Amid rising unemployment and a serious downturn in economic performance, the Irish government now faces a complete re-evaluation of its own finances. By the first five months of 2008, tax returns fell 1.2 billion euros short of returns projected. The situation deteriorated even more rapidly over the next months, so that by the end of the year Taoiseach (Prime Minister) Brian Cowen was discussing a shortfall in the region of 8 billion euros. The Economic and Social Research Institute (ESRI), an independent think-tank, predicts the government deficit will rise to 10.2 percent next year. In one of its gloomiest assessments for decades, the ESRI forecasts 117,000 job losses in 2009, with unemployment set to rise to 9.4 percent from its present 6.9 percent rate. It also predicts a return to net outward migration, estimating that some 50,000 people will emigrate from Ireland next year. The speed of the downturn has surprised many, including the government. Since taking up the office of Taoiseach from Bertie Ahern, Cowen has encountered a series of economic crises in which the Irish state, booming five years ago, now faces a far from certain future. With tax returns for 2008 leaving government funds far tighter than expected, Finance Minister Brian Lenihan announced a series of public spending cuts prior to the budget. The total package aimed to save 440 million euros, with most government departments expected to reduce their payroll bill by three percent by the end of this year. Pay increases due to senior civil servants, including ministers and judges, were deferred and public expenditure on the stalled decentralization program was also put on hold. Advertising and consultancy budgets were cut by 50 percent. Some 45 million euros was shaved off the 2008 budget to Overseas Development Aid. Following these cuts, the government introduced the budget six weeks earlier than usual in an attempt to address some of the shortfall. However, the budget failed to deal with underlying problems and was widely regarded as a rushed, poorly-planned document. Instead of galvanizing the public into a keener sense of economic reality, it created huge public protest by attacking universal medical care for pensioners and making educational cuts in disadvantaged sectors. Forced to make politically embarrassing U-turns on a number of measures, the government then faced an even greater crisis when insecurity on the worldwide financial markets threatened the very future of Irish banking. After an all-night emergency meeting with the heads of the four major banks, the Taoiseach and Minister for Finance Brian Lenihan announced that the Irish government would guarantee the security of savings of account holders. Smaller banks operating in Ireland challenged the measure on the basis of fair competition, so the government was obliged to extend the scheme to cover all banks. It was a radical and expensive move, exposing the Irish exchequer to a financial risk of 400 billion euros, about double the size of the state's gross domestic product (GDP). However, the state guarantee on savings was not enough to prevent a steady decline in the value of bank shares. Nor could it ease the ongoing difficulty for Irish banks gaining access to international money markets. In response the Finance Minister announced that the government would recapitalize the banks to the tune of 10 billion euros on a loan from the national pension fund "on terms that will ensure a full return to the taxpayer and to the pension fund. "There will be no exposure to the taxpayer on this because as a result of the good times we do have substantial money amassed in the pension fund, so there is no question of fresh expense being incurred in this operation," said Lenihan. Drawn heavily into the banking crisis, the government then found itself dealing with another unexpected problem in agriculture when a serious contamination of animal feed brought the entire pork industry to a halt. The problem was traced to one animal feed provider in Co. Carlow, where machine oil was somehow allowed to get into the feed mix. Although the problem was very localized, the government immediately banned the sale of all Irish pork products until health authorities were satisfied that Irish pork was safe for public consumption. It was an effective response, but many analysts felt the issue could have been dealt with at a local level in the farms affected instead of closing down production at 400 pig farms around the country. Once the scare was averted, pork production resumed for markets at home and abroad, although the cost of what was a very avoidable crisis is estimated at close to 500 million euros. With government finances already stretched, Finance Minister Lenihan faces more difficult days ahead. Every major capital scheme will be reviewed, including the proposed rail corridor linking Galway and Limerick and the extension of the LUAS rail network to Dublin airport. Smaller projects have already been put on hold, including a 15-million-euro renovation of the National History Museum on Merrion Street in Dublin. The 150-year-old building has been closed to the public since July 2007 when ten visitors were injured following the sudden collapse of a staircase. With unemployment set to rise and tax returns certain to shrink, the government will inevitably return to borrowing. Despite a period of unprecedented economic growth, public borrowing rose to 13 billion euros in 2008. The ESRI forecasts that borrowing will be closer to 20 billion euros this year and national debt will almost double where it stood at the end of 2007.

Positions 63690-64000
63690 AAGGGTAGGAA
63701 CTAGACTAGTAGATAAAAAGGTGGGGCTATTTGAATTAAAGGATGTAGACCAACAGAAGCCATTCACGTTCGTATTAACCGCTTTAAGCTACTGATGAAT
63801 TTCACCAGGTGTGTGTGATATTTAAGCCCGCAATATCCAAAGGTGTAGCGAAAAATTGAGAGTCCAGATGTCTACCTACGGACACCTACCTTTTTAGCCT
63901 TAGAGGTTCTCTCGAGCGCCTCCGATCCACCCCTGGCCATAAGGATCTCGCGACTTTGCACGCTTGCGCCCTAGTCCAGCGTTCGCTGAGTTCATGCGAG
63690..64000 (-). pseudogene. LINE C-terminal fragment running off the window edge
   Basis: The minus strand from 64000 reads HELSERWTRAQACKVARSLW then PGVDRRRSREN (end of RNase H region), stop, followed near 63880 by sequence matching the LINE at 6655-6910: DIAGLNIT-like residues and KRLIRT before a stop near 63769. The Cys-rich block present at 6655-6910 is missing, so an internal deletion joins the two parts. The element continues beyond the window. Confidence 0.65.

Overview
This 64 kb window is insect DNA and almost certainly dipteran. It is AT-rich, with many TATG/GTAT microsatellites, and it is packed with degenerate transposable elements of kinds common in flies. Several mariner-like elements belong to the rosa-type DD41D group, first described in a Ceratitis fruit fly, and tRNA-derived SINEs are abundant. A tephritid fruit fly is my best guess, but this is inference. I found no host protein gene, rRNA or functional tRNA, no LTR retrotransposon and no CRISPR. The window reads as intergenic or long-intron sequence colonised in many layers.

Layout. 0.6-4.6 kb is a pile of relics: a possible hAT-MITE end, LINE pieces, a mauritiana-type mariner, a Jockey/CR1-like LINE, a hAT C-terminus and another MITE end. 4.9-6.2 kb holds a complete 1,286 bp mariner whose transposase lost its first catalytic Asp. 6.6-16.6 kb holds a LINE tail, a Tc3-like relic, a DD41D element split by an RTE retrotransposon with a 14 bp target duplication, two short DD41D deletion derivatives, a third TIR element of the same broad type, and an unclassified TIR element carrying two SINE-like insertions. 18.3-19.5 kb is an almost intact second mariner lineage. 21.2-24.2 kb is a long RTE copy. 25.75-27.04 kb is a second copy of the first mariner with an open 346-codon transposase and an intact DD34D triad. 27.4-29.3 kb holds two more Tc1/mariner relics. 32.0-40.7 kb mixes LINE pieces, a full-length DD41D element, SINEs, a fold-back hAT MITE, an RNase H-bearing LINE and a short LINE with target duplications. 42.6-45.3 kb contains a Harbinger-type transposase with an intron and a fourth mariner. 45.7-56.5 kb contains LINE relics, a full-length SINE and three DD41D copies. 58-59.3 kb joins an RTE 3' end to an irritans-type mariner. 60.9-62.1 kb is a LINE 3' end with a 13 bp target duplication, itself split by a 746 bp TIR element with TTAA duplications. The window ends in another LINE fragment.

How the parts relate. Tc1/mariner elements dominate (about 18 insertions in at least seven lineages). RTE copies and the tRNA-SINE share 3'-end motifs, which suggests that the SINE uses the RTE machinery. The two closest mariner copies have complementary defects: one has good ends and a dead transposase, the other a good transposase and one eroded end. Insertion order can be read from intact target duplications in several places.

Moving to Ireland
After living in Ireland for almost one year, this is what I’ve learned